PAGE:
The Dead Sea could dry up by 2050

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The Dead Sea could dry up by 2050

The Dead Sea would be shrinking at a rate of about 90 centimeters per year. The damage is not only caused by climate change but also directly by man. In fact, one of the anthropogenic causes would seem to be the construction of dams and pipelines.

Over the years, it has had an impact on the reduction of the inflow water levels. Furthermore, the extraction of minerals by cosmetic companies has proved equally destructive. According to experts, if there is no news, the Dead Sea could be completely dry by 2050.

The Abyss is the deepest and least luminous point of the Dead Sea, which exceeds 794 meters above sea level. depth, more than double the average. In the 19th century, a depth of between 1,308 and 1,688 feet was calculated. On the banks not far from the Abyss, the historic cities of Sodom and Gomorrah once arose.

Even in the seventeenth century, after the Copernican Revolution, the Abyss had a spiritual significance, contrasted with the spiritual stature of the Virgin Mary, exalted by God above every being created by the choice of being her humble Handmaid.

According to Alon Tal as the current situation of imbalance between evaporation and injected water continues, the Dead Sea is slowly destined to disappear. In fact, since it is the lowest point of the earth's surface it is also one of the warmest, the consequent evaporation is not compensated by the influx of the waters of the Jordan and other more arid watercourses.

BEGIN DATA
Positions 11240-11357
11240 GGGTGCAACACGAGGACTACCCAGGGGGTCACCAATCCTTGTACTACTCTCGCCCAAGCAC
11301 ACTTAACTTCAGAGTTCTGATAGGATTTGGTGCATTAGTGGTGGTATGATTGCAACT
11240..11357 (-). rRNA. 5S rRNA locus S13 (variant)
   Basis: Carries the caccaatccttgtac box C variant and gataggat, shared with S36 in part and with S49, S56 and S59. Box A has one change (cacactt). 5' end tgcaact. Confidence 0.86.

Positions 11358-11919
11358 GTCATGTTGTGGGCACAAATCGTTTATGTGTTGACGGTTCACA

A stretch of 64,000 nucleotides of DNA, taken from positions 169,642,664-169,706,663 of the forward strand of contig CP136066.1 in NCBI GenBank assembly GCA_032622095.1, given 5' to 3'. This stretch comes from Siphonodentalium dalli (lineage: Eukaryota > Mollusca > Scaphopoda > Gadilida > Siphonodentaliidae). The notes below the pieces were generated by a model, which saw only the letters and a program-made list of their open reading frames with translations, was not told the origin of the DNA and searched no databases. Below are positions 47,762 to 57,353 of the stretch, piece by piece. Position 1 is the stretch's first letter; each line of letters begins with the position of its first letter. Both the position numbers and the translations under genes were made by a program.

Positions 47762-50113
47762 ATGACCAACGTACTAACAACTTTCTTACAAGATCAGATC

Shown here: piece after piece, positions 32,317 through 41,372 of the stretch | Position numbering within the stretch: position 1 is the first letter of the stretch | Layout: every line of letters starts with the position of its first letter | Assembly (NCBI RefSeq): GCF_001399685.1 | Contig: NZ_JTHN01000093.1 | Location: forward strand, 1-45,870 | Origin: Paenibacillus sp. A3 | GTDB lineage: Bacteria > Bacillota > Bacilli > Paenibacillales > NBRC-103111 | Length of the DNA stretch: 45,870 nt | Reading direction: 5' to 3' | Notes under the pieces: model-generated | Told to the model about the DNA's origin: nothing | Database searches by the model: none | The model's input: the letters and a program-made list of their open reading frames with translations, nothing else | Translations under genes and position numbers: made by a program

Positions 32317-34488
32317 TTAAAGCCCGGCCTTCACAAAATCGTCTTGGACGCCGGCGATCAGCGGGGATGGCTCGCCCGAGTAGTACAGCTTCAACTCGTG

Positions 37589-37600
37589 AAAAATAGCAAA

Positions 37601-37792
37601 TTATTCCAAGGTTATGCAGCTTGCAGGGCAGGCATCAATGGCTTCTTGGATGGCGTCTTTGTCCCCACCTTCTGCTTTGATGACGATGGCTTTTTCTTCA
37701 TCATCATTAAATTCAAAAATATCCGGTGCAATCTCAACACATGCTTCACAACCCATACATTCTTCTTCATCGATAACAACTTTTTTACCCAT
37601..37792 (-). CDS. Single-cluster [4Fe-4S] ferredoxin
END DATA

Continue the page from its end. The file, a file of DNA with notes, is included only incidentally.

Starting from the middle of the last century, when Israeli and Jordanian farmers began to use the waters of rivers, especially the Jordan, for agricultural use, the flow of the Jordan was reduced to 10% of its natural flow.

Furthermore, the Jordanian and Israeli potash industries located in the southern Dead Sea region exacerbate the drop in the lake level, which has already dropped by about 30 meters. Various solutions have been studied to raise the level of the lake and, despite the opposition of environmentalists, at the moment the World Bank has made an appropriation equivalent to 15 million dollars for the feasibility study of a connection with the Red Sea, baptized Condotto della Pace, which would channel water to Aqaba and bring it for about 170-200 kilometers to the southern shores of the Dead Sea, with a great possibility of producing electricity, exploiting the difference in height between the Red Sea and the Dead Sea, providing energy, between the 'other, to a desalination plant that would supply fresh water to Amman, with an expected cost of around 4.5 billion euros.